And there it is, the moment that's been played out millions of times in the history of this country. The few seconds in which a misunderstanding turns into something bigger, with potentially huge consequences for the people involved. Granted, in this case the worst that could happen was probably just annoyance for us, but think about this in a historical perspective. An Indian brave mouths off to a white soldier. A young black man makes a sarcastic comment around a white cop. A Mexican kid in a border state says something in Spanish in the wrong tone around an Anglo. It's a few seconds in which a frustrated white person stops trying to interact with individuals and lashes out against a race just because he can. How dare we, these mud people sitting in an alley, dare to question his authority? The police will know what to do with us. And, frankly, given the class and race of the accuser vs. the accused, it's likely that he would have gotten a result he liked -- a fine, poor treatment, etc. Like I said, something small, but a victory nonetheless.
And yes, this is just majority mob behavior. It's happened in every society. It's what makes Hindu mobs kill Muslims, or made Serbs attack Kosovars. Any time you have an ethnically diverse population there's a potential for the majority to start claiming privilege and stop treating minorities as human beings. But in this case, in this country, the majority is white.
Luckily, cooler heads (meaning me) prevailed in this situation. I talked to the guy and got him to leave us alone, leaving him to roll his eyes and drive off to his oversized reserved parking space. But being able to talk the idiot down doesn't mean you don't feel that stab of anger. It doesn't mean you're automatically able to get over the fact that the man just reduced you to nothing but the few micrometers of skin cells covering your body. And after you feel that, it's hard not to react with some racial bias of your own. I for one will feel a lot less secure around the new wealthy white population of that neighborhood from now on.
I've been thinking about this stuff a lot lately, so it's curious that such a crystallizing moment occurred. For South Asians (and Arabs) in this country, the reality of white privilege is something that's gone from hidden to open over the last few years. Every few months you hear about a person accused of terrorism or openly insulted because of some totally innocent cultural norm. He wears a turban, she wears a hijab, they're talking in Arabic, they're reading a "scary" book. I myself have been accused of seriously terrible things, solely as a function of purely physical or cultural things. I'm talking in a non-English language. I didn't shave b/c it's a Saturday and I don't have to. I'm reading a book about the Middle East. When someone's accusing you in a situation like that, it's hard to communicate just how much terror there is beneath it. There is virtually nothing I could do to my accuser, but in an era where American citizens are held indefinitely without charges, where having brown skin means you're not a "real American" and the Constitution doesn't apply, where people have been jailed and tortured just for looking like I do, there's a whole lot he could do to me.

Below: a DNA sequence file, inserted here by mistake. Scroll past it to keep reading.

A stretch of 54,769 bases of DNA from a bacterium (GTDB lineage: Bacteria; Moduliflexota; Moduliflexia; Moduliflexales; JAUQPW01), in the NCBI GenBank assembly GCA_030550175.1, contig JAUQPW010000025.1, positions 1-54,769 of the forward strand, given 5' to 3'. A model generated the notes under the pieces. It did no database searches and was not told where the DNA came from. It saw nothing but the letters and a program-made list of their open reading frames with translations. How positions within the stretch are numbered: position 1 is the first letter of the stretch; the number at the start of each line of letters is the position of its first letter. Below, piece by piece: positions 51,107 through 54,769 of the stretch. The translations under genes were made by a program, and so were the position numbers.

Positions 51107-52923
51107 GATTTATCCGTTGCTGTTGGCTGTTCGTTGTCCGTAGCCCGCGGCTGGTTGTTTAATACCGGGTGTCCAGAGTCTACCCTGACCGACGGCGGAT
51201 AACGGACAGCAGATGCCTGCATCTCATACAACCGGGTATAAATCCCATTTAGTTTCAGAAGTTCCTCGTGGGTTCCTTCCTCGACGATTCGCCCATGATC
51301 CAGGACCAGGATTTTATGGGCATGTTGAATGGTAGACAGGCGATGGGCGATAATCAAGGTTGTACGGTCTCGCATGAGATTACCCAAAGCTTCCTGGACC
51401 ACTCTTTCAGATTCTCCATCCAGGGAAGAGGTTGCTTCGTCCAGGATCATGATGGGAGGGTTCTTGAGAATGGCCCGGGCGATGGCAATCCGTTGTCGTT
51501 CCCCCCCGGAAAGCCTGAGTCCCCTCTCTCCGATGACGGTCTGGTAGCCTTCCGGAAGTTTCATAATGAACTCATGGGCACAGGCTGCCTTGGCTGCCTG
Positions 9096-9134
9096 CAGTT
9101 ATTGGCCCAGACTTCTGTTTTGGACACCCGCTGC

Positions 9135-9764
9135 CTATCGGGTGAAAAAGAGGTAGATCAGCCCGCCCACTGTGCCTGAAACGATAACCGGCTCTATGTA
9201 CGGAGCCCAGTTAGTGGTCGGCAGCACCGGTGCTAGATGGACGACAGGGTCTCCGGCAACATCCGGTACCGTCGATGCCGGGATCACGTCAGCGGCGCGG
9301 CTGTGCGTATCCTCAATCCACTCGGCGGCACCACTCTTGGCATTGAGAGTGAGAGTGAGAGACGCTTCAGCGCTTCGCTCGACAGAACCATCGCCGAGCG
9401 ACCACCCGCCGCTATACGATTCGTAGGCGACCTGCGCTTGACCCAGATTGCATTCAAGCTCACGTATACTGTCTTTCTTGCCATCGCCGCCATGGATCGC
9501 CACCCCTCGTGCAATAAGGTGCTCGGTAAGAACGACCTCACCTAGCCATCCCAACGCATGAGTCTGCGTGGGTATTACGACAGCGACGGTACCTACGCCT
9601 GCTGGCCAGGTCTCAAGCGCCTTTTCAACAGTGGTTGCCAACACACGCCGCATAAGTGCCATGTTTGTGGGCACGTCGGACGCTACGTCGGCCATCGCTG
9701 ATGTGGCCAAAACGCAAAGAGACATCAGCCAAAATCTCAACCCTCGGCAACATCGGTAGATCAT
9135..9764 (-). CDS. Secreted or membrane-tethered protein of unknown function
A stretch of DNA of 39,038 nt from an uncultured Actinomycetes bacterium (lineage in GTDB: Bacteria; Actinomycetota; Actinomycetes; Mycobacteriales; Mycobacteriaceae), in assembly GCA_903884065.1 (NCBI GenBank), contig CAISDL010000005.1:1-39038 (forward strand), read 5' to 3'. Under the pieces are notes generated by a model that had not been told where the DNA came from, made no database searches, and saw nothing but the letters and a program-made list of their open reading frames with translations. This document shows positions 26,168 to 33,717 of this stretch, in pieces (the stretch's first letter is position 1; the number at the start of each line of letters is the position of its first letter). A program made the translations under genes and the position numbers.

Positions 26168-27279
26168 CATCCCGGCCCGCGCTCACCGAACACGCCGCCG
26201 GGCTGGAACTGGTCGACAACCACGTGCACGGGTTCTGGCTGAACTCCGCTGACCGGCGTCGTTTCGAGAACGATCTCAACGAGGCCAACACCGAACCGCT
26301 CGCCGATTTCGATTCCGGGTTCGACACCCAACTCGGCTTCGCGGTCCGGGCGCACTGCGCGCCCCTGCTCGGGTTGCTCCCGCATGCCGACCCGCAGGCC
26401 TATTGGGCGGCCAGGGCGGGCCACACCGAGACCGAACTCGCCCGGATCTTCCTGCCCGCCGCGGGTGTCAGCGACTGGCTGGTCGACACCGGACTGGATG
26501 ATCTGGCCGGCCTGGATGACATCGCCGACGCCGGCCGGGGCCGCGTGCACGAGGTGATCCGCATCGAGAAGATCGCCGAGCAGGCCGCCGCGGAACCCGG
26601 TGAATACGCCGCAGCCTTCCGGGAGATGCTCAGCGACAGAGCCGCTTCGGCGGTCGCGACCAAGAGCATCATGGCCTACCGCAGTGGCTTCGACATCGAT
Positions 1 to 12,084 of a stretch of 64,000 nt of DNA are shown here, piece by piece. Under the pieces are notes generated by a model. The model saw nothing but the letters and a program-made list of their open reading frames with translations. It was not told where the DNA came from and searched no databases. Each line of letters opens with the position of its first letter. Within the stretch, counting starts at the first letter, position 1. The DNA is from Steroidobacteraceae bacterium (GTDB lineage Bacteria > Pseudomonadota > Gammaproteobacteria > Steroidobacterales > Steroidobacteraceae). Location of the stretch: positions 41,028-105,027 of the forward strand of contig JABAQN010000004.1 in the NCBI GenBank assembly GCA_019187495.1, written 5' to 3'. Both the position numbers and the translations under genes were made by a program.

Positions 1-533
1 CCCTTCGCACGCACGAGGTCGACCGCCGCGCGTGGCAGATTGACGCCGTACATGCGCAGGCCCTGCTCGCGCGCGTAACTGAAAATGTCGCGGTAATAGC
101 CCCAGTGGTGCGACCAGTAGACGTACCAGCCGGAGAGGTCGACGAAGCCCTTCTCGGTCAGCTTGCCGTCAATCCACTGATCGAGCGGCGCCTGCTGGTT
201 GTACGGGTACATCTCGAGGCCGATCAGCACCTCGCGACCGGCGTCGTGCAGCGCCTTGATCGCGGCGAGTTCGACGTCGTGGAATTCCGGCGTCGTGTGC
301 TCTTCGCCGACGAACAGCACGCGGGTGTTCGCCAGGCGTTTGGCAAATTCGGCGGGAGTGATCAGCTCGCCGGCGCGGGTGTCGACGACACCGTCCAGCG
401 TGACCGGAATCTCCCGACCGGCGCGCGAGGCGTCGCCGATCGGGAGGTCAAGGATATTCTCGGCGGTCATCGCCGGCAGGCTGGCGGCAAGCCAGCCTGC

Once again, the idiot in the alley today could muster a nuisance at best. But the underlying feeling-- that he holds all the cards and you hold none, simply because of who you are-- is a symptom of that larger issue. So for those who are curious, that's what white privilege feels like.
posted by Steve @ 12:43:00 PM